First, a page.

wild-type and most of the substitution mutants. An exception was the plasmid containing insertion mutants
or multiple substitutions in the S gene product, which
resulted in expressed antigen in the range of 1–5 ng/ml
culture supernatant.
Immunoreactivity
Initially, 10 mutant antigens were expressed that
reflected a known population and prevalence of HBsAg
Immunoassay Detection of HBsAg Mutants
21
TABLE 1. Detection of Recombinant HBsAg at 1 ng/ml From More Prevalent Mutants
vaccine escape mutants described previously [Oon et
al., 1995]. These mutants, occurring in the “a” determinant between aa 124–147 of the “S” gene product,
were evaluated across nine immunoassays (Table I).
The most common HBsAg vaccine escape mutant (glycine to arginine at aa position 145) was recognized universally and confirmed positive across the six Abbott
assay configurations with a sensitivity equivalent to
wild-type antigen. The commercially available assays
A, B, and C were unable to recognize this mutant even
at the highest concentration of antigen available for
testing in the neat cell culture supernatant.
A second set of 20 mutant antigens were produced
and evaluated across nine immunoassays (Table II).
This second set of antigens included some substitution
mutants described in the literature as occurring at a
very low prevalence. Sufficient neat serum was available from one sample (proline to glutamine at aa position 120) to confirm that the recombinant HBsAg immunorecognition is equivalent to that of naturally occurring mutant, as has already been shown for diluted
serum from a previously described insertion mutant
[Carman et al., 1995]. The prevalence of these mutants
cannot be stated with certainty, but they are presumed
to be significantly less frequent than the glycine to arginine substitution at aa position 145.
A recent description of serum samples containing
purported HBsAg variants with amino acid substitutions outside of the conventional “a” determinant that
were negative by the Abbott HBsAg IMx assay [Carman et al., 1997] was investigated further by generating the corresponding point mutations. These three
substitutions were evaluated in the IMx assay along
with a control antigen (Table III). In this case, immu-
noreactivity of the IMx assay was equivalent to the
wild-type antigen, suggesting that these purported
variants do not present an altered epitope to the assay
used to screen for them.
DISCUSSION
The data presented in Table I represent the sum of
16 vaccine escape mutant sequences identified in infants found in 345 births to HBsAg- and HBeAgpositive mothers [Oon et al., 1995]. Twelve of 16 of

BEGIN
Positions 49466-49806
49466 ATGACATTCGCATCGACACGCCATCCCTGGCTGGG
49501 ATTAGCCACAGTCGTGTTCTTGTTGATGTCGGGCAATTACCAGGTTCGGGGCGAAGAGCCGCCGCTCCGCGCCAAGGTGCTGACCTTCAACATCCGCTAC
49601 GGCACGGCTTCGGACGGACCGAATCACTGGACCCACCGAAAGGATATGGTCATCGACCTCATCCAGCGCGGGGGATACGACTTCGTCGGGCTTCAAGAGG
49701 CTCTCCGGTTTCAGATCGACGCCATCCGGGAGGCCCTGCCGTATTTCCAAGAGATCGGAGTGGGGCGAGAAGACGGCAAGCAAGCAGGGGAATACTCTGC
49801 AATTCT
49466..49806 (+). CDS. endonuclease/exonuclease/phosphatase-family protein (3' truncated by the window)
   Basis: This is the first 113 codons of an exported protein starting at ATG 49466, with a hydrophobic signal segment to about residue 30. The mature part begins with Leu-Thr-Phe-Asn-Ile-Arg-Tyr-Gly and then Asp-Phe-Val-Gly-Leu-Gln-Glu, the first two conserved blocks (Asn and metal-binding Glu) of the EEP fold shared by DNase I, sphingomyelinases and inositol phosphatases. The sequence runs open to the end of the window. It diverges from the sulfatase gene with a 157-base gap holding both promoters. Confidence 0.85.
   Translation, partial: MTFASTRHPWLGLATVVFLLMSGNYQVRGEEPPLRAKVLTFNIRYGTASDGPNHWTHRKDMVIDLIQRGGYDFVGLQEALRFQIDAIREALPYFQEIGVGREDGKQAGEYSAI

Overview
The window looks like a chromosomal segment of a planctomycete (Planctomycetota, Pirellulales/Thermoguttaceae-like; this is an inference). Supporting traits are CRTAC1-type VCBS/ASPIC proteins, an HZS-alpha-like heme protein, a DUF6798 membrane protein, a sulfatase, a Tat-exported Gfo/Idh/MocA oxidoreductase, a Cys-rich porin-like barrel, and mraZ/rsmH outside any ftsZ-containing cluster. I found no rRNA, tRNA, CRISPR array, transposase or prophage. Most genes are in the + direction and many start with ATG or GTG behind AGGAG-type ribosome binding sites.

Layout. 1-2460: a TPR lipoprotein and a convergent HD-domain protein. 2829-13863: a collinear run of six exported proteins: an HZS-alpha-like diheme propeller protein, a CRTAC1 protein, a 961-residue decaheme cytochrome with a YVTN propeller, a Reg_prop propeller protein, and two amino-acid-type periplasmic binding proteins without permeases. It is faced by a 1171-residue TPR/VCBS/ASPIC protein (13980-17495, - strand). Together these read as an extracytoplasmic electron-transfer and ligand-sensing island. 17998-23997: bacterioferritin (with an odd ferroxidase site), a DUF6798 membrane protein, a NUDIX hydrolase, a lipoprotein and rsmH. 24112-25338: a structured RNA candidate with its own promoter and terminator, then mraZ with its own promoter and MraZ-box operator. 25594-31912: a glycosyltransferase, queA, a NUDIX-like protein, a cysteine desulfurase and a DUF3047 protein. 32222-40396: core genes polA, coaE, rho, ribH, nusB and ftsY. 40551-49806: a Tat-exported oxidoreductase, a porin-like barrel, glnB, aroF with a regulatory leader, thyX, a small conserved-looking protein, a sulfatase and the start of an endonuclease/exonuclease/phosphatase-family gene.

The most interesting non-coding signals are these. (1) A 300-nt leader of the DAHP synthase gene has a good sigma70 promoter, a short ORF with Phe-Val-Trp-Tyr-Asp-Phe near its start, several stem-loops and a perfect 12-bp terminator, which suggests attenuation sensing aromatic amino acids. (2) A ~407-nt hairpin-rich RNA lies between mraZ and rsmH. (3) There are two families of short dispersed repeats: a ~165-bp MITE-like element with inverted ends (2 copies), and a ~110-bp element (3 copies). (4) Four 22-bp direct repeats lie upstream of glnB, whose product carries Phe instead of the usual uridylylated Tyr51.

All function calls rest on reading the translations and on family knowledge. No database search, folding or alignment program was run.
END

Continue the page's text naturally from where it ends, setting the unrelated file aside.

these infants had the glycine to arginine substitution
at aa position 145 either individually or in combination
with other mutations. Assay configuration itself was
not the sole factor predicting mutant detection, as the
Auszyme assay (monoclonal capture/monoclonal detection) readily detected the glycine to arginine substitution at aa position 145, while the Commercial assays A
and B (both monoclonal capture/monoclonal detection)
did not recognize this substitution. More importantly,
it is the epitope(s) recognized by the reagents used to
immobilize or detect antigen that determine whether
HBsAg with the glycine to arginine substitution at aa
position 145 or any other variant is discerned successfully. Reagent substitution experiments indicated that
in the case of Commercial Assay A the immobilized
solid phase antibody failed to capture the glycine to
arginine substitution at aa position 145, while in Commercial Assay B and C the detection phase antibody
failed to bind this mutant. While the glycine to arginine substitution at aa position 145 represents the major vaccine escape mutant, other mutants have been
described in the literature as novel occurrences with
unknown clinical prevalence. Table II presents the im-
22
Coleman et al.
TABLE 2. Detection of Recombinant HBsAg at 1 ng/ml From Less Prevalent Mutants
TABLE 3. Detection of Recombinant HBsAg at 1 ng/ml
From Purported Mutants
munoreactivity of many of these point mutants. Substitutions in the proposed second loop of the “a” determinant between aa positions 138–147 appear to be less
detectable by the monoclonal capture/monoclonal detection assay configurations. Curiously, both the proline to glutamine substitution at aa position 120 and
the lysine to glutamic acid substitution at aa 141
[Karthigesu et al., 1994] affect the Auszyme and Commercial Assay A similarly through alteration in the
antigenicity of the proposed second loop of the “a” de-
terminant, as was demonstrated by monoclonal mapping studies (data not shown).
The proline residue at aa position 120 preserves a
portion of the three-dimensional epitope presented on
the second loop of the “a” determinant. Sufficient serum was available from a patient with the proline to